Setting the world on fire with Catherine of Siena
Unlike many of the other female mystics of the medieval period, like Julian of Norwich, Catherine of Siena didn’t live a cloistered life. She was part of a monastic tradition, but she returned to live with her family so that she could live among them and continue to reject them, a much tougher spiritual task. While doing that, she gave away food and clothing, to the detriment of the family wealth. She didn’t care.
Early on, she had mystical visions where she claimed to be wed to Christ and claimed to be fed by him. Often, mystics make me feel further away from God -- their experiences are so different from anything I understand. Catherine of Siena is no different.
I find myself thinking, "Well, at least her visions don’t involve pain and piercings, like those of Teresa of Avila." Some part of me envies these mystics, who claimed visions sent to them by God, and I wonder why God doesn’t speak to me this way. Some part of me speculates about the mental health of these mystics with their extreme visions.
Throughout her life, she had trouble eating. Would a modern doctor have diagnosed her with gastro-intestinal trouble or would a psychiatrist have seen anorexia? Perhaps, but she turned her dislike of eating into a mark of spiritual virtue.
Even though she didn’t consume many calories, she burned through her life with amazing energy. She did the actions we would expect from a member of a religious order, like feeding the poor. But she also worked on political issues of her day, lobbying for peace between warring Italian principalities and advocating clergy reform. She wrote numerous letters demanding that the pope return to Rome from Avignon.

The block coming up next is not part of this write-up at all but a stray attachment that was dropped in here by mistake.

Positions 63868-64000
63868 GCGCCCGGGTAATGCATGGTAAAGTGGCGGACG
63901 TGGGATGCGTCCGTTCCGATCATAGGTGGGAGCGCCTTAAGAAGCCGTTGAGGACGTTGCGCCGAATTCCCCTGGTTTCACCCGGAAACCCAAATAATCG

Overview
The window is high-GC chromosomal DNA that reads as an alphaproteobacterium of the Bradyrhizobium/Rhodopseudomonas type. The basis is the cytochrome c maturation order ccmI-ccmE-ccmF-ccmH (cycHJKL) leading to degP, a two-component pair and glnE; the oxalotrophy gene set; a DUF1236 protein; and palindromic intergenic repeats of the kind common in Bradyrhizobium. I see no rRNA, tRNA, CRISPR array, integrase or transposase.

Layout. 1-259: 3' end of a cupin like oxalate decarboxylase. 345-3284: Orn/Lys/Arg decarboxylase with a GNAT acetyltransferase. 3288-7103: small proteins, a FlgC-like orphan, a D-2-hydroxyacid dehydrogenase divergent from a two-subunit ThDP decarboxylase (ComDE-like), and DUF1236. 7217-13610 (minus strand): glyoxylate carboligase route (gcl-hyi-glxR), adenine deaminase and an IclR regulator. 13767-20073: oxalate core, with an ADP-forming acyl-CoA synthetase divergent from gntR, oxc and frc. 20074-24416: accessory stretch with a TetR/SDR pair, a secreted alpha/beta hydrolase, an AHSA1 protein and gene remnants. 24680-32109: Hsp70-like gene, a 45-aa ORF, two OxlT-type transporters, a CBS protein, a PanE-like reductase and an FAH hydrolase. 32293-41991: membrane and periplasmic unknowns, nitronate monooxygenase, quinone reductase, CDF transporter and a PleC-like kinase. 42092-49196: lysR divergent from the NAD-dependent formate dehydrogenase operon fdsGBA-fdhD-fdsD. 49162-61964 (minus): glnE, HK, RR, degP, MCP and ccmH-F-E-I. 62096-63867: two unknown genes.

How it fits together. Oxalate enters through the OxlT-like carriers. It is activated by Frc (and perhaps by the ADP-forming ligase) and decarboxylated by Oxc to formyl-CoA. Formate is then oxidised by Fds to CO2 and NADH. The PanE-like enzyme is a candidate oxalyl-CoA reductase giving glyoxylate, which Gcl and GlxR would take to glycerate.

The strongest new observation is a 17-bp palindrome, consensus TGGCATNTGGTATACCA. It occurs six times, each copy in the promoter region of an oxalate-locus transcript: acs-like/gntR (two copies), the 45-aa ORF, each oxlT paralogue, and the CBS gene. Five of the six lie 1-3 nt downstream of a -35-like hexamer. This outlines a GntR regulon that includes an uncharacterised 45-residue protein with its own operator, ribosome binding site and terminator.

Her writing is seen as an important part of literary history, and not only because we have so few medieval texts authored by women. She wrote "The Dialogue of Divine Providence," a discussion between a soul and God. She wrote letters to a wide variety of people, from the pope down to the common woman. Over 300 letters survive.
Many of her ideas still seem relevant to our own time. She said, "Build a cell inside your mind, from which you can never flee." During the hectic days at work, I try to remember to retreat to inner peace, even as outer chaos reigns supreme. I may not have a monastic cell to call my own, but if I’m lucky, I can always find one in my brain. Catherine of Siena might have advised me not to rely on luck, but to train my thinking in this way.
We all face constraints of various kinds. The life of Catherine of Siena shows what can be accomplished, even during a time where women did not have full rights and agency. She said, "Be who God meant you to be and you will set the world on fire." She didn’t say "Be who God meant you to be within the boundaries of your society." No, she directed us to strive to find our full potential. She knew the stakes. But she also knew the power of a life directed toward God’s purposes, not human purposes.
We can discover that power too.
Kristin Berkey-Abbott is a lifelong Lutheran, a college teacher and department head. She has taught a variety of English and creative-writing classes for the last 20 years.
You might also like to read:
For all the saints named Martin
St. Patrick, coracles and journeys of faith